So there it is. I won. But not in the bratty I told you so kind of way. I won because I worked really damn hard and it thankfully worked into something beautiful in the end. I nursed Keaton exclusively until he started taking solid food at 4.5 months and between my boobs and the hundreds (literally) of bags of breast milk I expressed I never had a need for formula. Last week, at 15 months, we shared our last nursing session. He has graduated to whole milk and no longer has the patience to feed from me, a cue my body took well and I, quite simply, quit producing milk. It was the right time for us to end it and I took away so much from our nursing time together.

So now all I have to worry about is Rowan trying to kill me because Keaton got 15 months and she only got a measly 8 and how on earth could I be such a terrible mother…

PS- One major lesson I took away from this, was to not judge anyone on how they choose to feed their baby. I don’t care if you choose to skip breastfeeding all together as long as you have your kid’s best interest at heart and I don’t care if you decide to breast feed your 3 year old as long as you have solid boundaries in place and it’s working for your family. It’s a personal choice that is specific to each mom and baby. My story wasn’t the ideal outcome I’d wished for but in the end it was the right choice for my family.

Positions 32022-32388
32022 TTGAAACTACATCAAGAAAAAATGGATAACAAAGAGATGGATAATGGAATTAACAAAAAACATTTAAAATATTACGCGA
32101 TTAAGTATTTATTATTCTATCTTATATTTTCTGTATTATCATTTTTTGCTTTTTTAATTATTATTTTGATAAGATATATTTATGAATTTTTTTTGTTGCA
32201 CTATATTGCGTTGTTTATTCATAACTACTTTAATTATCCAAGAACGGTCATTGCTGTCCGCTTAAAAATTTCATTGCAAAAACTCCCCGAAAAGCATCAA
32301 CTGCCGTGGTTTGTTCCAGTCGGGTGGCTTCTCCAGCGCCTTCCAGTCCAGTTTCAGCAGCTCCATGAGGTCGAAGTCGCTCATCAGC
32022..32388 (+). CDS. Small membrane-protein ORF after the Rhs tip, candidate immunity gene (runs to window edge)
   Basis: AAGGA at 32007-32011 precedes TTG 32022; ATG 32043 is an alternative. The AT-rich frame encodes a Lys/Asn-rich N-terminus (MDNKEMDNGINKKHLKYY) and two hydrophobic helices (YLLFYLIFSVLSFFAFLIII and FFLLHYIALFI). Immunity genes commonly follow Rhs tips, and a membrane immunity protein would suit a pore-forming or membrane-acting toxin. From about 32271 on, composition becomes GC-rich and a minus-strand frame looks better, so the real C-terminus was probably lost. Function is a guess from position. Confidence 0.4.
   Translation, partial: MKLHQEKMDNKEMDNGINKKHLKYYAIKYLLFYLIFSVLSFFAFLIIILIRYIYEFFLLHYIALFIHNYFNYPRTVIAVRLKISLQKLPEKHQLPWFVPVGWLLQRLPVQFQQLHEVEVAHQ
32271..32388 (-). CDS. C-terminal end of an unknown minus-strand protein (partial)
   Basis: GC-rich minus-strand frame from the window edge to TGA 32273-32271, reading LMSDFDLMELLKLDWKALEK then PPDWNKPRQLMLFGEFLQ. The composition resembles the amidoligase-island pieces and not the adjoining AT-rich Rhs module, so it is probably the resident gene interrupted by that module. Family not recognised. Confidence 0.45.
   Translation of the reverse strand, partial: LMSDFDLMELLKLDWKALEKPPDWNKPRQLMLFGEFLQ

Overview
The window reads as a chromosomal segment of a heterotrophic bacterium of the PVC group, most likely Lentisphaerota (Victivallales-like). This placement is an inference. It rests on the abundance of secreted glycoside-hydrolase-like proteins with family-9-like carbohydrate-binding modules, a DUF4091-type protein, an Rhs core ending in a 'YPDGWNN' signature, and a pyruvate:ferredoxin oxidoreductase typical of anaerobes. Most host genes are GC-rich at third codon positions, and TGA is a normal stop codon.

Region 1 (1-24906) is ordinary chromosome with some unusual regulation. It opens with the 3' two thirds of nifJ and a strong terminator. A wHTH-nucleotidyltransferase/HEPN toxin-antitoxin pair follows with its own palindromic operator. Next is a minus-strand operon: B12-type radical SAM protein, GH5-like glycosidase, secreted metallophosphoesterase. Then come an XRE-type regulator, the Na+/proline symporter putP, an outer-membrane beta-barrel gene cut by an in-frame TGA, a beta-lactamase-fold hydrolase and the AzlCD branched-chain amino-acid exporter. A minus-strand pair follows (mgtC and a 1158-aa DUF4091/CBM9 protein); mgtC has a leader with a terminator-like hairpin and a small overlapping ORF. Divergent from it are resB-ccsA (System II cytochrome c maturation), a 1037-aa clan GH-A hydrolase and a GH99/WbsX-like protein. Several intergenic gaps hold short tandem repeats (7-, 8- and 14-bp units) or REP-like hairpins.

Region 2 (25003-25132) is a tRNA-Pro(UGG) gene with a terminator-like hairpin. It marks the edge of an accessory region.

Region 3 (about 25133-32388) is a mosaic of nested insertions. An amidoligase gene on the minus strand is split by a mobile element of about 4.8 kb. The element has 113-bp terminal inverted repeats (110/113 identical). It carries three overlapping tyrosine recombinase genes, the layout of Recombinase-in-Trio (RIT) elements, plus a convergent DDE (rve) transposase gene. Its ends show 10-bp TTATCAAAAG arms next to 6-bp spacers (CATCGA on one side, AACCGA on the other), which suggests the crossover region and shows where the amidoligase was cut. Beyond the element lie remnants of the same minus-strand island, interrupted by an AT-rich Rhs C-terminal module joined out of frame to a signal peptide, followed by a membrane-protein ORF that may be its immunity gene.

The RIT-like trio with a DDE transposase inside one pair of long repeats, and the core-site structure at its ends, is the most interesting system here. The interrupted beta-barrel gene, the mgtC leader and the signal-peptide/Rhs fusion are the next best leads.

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Today it has hit 60 degrees and I feel like I can finally breathe a little. This winter was PAINFULLY long, what with the absolutely ungodly below zero temps we had for most of January and the first part of February. We tried to get out to play in the snow but with a one year old who wasn’t yet walking it was pretty tough lugging him in the carrier in all our winter gear while chasing after a little sprite of a three year old. Now though, he is walking and the sidewalks are cleared for stroller use. Hallelujah!!